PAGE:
Cluster Sample

Cluster sampling may be used when it is either impossible or impractical to compile an exhaustive list of the elements that make up the target population. Usually, however, the population elements are already grouped into subpopulations and lists of those subpopulations already exist or can be created. For example, let’s say the target population in a study was church members in the United States.

There is no list of all church members in the country. The researcher could, however, create a list of churches in the United States, choose a sample of churches, and then obtain lists of members from those churches.

To conduct a cluster sample, the researcher first selects groups or clusters and then from each cluster, selects the individual subjects either by simple random sampling or systematic random sampling. Or, if the cluster is small enough, the researcher may choose to include the entire cluster in the final sample rather than a subset from it.

One-Stage Cluster Sample

When a researcher includes all of the subjects from the chosen clusters into the final sample, this is called a one-stage cluster sample. For example, if a researcher is studying the attitudes of Catholic Church members surrounding the recent exposure of sex scandals in the Catholic Church, he or she might first sample a list of Catholic churches across the country.

Let’s say that the researcher selected 50 Catholic Churches across the United States. He or she would then survey all church members from those 50 churches. This would be a one-stage cluster sample.

Two-Stage Cluster Sample

A two-stage cluster sample is obtained when the researcher only selects a number of subjects from each cluster – either through simple random sampling or systematic random sampling.

Using the same example as above in which the researcher selected 50 Catholic Churches across the United States, he or she would not include all members from those 50 churches in the final sample. Instead, the researcher would use simple or systematic random sampling to select church members from each cluster. This is called two-stage cluster sampling. The first stage is to sample the clusters and the second stage is to sample the respondents from each cluster.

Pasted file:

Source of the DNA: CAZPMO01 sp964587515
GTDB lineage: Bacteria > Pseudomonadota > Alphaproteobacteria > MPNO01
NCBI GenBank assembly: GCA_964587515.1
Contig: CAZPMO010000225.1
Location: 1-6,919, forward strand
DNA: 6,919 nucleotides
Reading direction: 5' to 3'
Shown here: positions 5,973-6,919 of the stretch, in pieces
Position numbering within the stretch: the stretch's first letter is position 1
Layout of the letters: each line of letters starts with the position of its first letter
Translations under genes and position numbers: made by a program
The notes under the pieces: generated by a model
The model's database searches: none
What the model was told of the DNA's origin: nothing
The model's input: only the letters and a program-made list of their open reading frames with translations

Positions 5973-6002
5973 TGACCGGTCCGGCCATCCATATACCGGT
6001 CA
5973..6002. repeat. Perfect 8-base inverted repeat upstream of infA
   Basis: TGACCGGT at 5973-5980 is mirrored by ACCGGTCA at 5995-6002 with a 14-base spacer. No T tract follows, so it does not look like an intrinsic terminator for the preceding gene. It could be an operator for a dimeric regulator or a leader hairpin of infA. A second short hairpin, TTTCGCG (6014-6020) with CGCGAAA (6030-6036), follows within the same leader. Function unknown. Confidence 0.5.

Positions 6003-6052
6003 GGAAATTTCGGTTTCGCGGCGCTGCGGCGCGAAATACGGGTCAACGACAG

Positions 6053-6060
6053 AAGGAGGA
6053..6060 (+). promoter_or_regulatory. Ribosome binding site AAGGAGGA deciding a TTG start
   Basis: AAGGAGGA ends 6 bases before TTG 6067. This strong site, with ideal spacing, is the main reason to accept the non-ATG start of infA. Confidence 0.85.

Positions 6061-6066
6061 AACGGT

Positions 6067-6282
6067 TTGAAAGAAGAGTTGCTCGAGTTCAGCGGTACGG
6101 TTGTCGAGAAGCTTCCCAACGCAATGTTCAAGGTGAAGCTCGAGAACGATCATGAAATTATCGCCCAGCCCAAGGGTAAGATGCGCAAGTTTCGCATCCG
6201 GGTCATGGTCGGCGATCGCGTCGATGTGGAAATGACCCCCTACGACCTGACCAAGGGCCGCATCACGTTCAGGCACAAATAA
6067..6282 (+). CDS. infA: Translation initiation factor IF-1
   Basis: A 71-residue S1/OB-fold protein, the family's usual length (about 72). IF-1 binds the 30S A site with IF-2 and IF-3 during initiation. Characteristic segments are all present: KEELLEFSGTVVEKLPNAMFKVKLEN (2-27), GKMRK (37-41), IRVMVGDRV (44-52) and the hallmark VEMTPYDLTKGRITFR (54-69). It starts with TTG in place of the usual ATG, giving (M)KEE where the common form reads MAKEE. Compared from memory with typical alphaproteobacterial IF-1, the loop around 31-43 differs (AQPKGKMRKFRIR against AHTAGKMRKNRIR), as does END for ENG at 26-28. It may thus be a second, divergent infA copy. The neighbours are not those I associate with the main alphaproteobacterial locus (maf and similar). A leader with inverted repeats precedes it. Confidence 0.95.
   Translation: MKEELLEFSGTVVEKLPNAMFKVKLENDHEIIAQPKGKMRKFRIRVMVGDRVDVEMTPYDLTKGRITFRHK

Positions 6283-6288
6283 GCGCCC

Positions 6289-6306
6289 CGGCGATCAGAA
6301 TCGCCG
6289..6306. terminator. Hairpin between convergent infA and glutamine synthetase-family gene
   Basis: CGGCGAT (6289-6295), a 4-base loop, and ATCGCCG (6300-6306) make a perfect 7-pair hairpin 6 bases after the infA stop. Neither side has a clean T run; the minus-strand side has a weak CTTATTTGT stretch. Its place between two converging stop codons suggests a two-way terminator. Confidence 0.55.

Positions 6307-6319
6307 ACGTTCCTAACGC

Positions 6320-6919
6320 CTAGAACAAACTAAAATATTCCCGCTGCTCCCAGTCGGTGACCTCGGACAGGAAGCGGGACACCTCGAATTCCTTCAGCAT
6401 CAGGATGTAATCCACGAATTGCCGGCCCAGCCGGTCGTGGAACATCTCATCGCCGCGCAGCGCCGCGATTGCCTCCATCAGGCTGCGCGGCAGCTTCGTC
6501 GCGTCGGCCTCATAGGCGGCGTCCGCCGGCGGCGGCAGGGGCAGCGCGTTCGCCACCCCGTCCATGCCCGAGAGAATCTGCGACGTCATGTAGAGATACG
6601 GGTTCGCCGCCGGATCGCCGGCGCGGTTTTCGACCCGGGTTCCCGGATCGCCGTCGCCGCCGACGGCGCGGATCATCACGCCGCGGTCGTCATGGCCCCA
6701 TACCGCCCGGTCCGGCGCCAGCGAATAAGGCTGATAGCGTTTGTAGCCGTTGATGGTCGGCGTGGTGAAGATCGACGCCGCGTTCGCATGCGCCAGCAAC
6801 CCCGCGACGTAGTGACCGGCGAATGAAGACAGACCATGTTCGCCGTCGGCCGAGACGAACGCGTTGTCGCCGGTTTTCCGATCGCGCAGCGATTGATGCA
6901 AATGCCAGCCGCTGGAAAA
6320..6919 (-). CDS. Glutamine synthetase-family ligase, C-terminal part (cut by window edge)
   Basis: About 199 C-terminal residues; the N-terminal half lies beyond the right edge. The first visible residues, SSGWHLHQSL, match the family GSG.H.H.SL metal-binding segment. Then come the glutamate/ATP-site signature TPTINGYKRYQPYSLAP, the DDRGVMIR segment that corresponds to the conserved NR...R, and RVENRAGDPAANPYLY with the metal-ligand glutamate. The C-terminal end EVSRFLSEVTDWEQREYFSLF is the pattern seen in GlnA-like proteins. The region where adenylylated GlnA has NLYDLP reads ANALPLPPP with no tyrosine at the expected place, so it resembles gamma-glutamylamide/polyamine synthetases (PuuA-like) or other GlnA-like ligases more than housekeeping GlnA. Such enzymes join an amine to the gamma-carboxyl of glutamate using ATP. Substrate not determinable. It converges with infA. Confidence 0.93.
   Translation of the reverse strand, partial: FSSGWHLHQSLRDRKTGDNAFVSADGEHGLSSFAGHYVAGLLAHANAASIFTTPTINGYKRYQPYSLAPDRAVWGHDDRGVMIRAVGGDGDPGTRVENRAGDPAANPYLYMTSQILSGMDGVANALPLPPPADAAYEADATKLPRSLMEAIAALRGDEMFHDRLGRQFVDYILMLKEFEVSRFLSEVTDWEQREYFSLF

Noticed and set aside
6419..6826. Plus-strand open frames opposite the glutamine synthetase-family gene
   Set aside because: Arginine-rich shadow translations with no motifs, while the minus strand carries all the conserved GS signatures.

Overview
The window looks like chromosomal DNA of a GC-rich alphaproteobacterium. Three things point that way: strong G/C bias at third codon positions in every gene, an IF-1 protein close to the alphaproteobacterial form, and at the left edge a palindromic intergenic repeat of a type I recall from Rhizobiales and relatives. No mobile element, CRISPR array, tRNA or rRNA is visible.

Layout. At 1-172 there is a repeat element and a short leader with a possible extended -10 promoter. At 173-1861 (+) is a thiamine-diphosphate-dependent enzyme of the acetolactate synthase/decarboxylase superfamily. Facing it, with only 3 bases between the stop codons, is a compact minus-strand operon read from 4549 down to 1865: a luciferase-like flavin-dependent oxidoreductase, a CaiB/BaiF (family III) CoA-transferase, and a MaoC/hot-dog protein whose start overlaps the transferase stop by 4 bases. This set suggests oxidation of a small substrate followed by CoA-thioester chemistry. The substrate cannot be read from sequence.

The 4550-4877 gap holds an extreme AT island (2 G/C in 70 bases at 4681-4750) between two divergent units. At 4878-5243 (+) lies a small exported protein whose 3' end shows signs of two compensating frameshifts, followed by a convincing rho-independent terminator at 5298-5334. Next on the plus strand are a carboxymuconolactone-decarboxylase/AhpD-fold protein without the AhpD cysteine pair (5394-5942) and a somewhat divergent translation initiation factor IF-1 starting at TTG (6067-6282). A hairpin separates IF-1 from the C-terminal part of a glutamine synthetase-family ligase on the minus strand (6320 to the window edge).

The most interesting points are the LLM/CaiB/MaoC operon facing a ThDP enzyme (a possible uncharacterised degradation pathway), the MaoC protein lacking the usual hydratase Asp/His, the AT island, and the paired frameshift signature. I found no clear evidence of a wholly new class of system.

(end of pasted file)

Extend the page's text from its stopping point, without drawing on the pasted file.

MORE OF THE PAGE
Advantages of Cluster Sampling

One advantage of cluster sampling is that it is cheap, quick, and easy. Instead of sampling the entire country when using simple random sampling, the research can instead allocate resources to the few randomly selected clusters when using cluster sampling.

A second advantage to cluster sampling is that the researcher can have a larger sample size than if he or she was using simple random sampling. Because the researcher will only have to take the sample from a number of clusters, he or she can select more subjects since they are more accessible.

Disadvantages of Cluster Sampling

One main disadvantage of cluster sampling is that is the least representative of the population out of all the types of probability samples.

It is common for individuals within a cluster to have similar characteristics, so when a researcher uses cluster sampling, there is a chance that he or she could have an overrepresented or underrepresented cluster in terms of certain characteristics. This can skew the results of the study.

A second disadvantage of cluster sampling is that it can have a high sampling error. This is caused by the limited clusters included in the sample, which leaves a significant proportion of the population unsampled.


Let’s say that a researcher is studying the academic performance of high school students in the United States and wanted to choose a cluster sample based on geography. First, the researcher would divide the entire population of the United States into clusters, or states. Then, the researcher would select either a simple random sample or a systematic random sample of those clusters/states.

Let’s say he or she chose a random sample of 15 states and he or she wanted a final sample of 5,000 students. The researcher would then select those 5,000 high school students from those 15 states either through simple or systematic random sampling. This would be an example of a two-stage cluster sample.


Babbie, E. (2001). The Practice of Social Research: 9th Edition. Belmont, CA: Wadsworth Thomson.

Castillo, J.J. (2009). Cluster Sampling. Retrieved March 2012 from: